hspace=5 In the meantime, the magazine grew, as did its reputation. In June 1965, for instance, we had our first cover in colour. It was followed by another in October that year with exclusive pictures and story announcing the premiere of the James Bond underwater film Thunderball.
In January 1968 we increased our format size, but it was not until 1972 that we were able to achieve the present A4 format with, wonder of wonders, colour covers.
In January 1977 we became monthly, and a year later the magazines title was changed from Triton to Diver. As I wrote at that time: We are aiming to reach a wider readership than ever before - and to attract more people than ever before to this tremendous sport.
From the very beginning Diver initiated or became involved in many campaigns, projects and activities designed to raise the profile of the sport or to protect it.
We organised national film festivals; BSAC publicity campaigns; Best Branch stands at our Shows; Heinke Trophy promotions, and fun events.
An example was the Great Brighton Inner Tube Race, when diving clubs constructed craft out of inner tubes for a race between the piers at Brighton. The aim was to draw attention to a Save the Whale Conference being held in the town that day.

hspace=5 We launched the first diving holidays to the Red Sea, relinquishing control of the project when we thought the travel agency was charging too much. We campaigned against spearfishing competitions and persuaded the BSAC to support a ban on the spearfishing of territorial fish, such as groupers.
We turned the spotlight on organised scallop-fishing by divers, which was drawing serious animosity from fishermen and damaging the sport. We supported David Bellamy.s underwater pollution investigations, Project Kelp and Project Starfish, along the North-east coast, and were instrumental in raising the scores of divers needed to participate.
Following that, Diver launched Underwater Conservation Year and the Underwater Conservation Programme, and went on to found the Marine Conservation Society, with Prince Charles as its President.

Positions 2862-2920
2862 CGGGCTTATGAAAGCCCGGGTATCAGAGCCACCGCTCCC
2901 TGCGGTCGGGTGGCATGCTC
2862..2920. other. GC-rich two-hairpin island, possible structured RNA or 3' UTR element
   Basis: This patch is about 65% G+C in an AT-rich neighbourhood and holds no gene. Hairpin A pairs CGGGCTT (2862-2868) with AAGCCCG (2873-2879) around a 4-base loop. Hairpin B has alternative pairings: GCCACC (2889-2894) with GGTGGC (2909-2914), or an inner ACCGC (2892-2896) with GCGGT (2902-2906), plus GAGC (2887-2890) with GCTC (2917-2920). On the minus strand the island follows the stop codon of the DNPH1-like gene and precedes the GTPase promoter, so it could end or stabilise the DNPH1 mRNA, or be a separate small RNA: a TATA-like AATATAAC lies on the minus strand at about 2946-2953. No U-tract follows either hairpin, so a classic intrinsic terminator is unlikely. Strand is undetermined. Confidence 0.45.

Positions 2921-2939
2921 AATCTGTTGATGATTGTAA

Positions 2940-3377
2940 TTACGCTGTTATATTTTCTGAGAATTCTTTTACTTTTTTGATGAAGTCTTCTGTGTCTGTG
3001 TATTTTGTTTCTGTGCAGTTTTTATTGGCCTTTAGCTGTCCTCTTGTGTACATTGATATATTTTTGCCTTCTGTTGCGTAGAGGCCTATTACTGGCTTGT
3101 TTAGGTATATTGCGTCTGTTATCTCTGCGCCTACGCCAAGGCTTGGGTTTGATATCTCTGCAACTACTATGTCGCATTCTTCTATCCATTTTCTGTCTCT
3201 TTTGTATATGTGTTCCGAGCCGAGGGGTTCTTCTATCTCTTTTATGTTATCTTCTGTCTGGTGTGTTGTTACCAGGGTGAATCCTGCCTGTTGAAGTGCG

On other fronts, we were the first organisation to raise funds for the salvage of King Henry VIIIs famous warship Mary Rose, thereafter promoting that endeavour in every possible way. We have long run a Lifeboat Fund to support the RNLI, and we promoted the Youre Safer with a Diver on the Beach initiative.
hspace=5 In 1995 we were once again in the forefront as we and US magazine Aqua Corps organised Euro Tek, the European Technical Diving Conference. This acclaimed two-day event took place at the NEC and was attended by top divers and experts from all over the world.
To recognise the merit of individual exponents of the sport of diving, we put up a Diver of the Year Trophy, which has been won by some notable names in the diving world as well as others less well known. And in recent years the Diver Awards, in which your votes translate into recognition of excellence in the diving industry, have become a much-anticipated feature of the UK scene.

hspace=5 Together with other organisations, the magazine has also thrown its weight behind the wreck-protection movement, which has successfully relieved a lot of pressure on the diving fraternity. We have also campaigned to persuade airlines to relieve divers of unfair excess baggage charges, a campaign which has not yet ended. We produced stickers for cars and boats to protest against shark-finning and are patrons of the Shark Trust.
Diver has so far organised no fewer than 12 international underwater conferences and film festivals, and 27 of the world-renowned Dive Shows, and continues to present two further shows every year.

hspace=5 Our policy on all these accounts remains the same but, regretfully, in 1999 the British Sub-Aqua Club decided to move the goalposts as far as its relationship with Diver was concerned, wishing to have more control over the magazine and a share of its revenue, overturning the original agreement and its spirit. Thus ended a partnership that had fulfilled - indeed exceeded - all its original ambitions and intentions.
As it turned out, the parting of the ways was fortunate for Diver - and timely. Today, ours is the only UK-sport diving magazine that is independent of any training agency.
And that position has, it seems, stood us in good stead, in a changing world in which club allegiances no longer seem as important as they once did.
Divers stance is to inform, entertain, but above all to be honest with the reader - its the magazine thats straight down the line. After all, in diving lives depend upon accurate and unbiased information, whether its in the testing of a piece of diving equipment, or simply the reporting of things that go wrong under water, as well as those that go right.
Clearly you agree, because Diver remains the leading diving magazine on the bookstalls and by subscription. It continues to pursue the dreams and plans of those pioneer days of 40 years ago while always looking ahead - because as far as we are concerned, its the next 40 years that really matter now.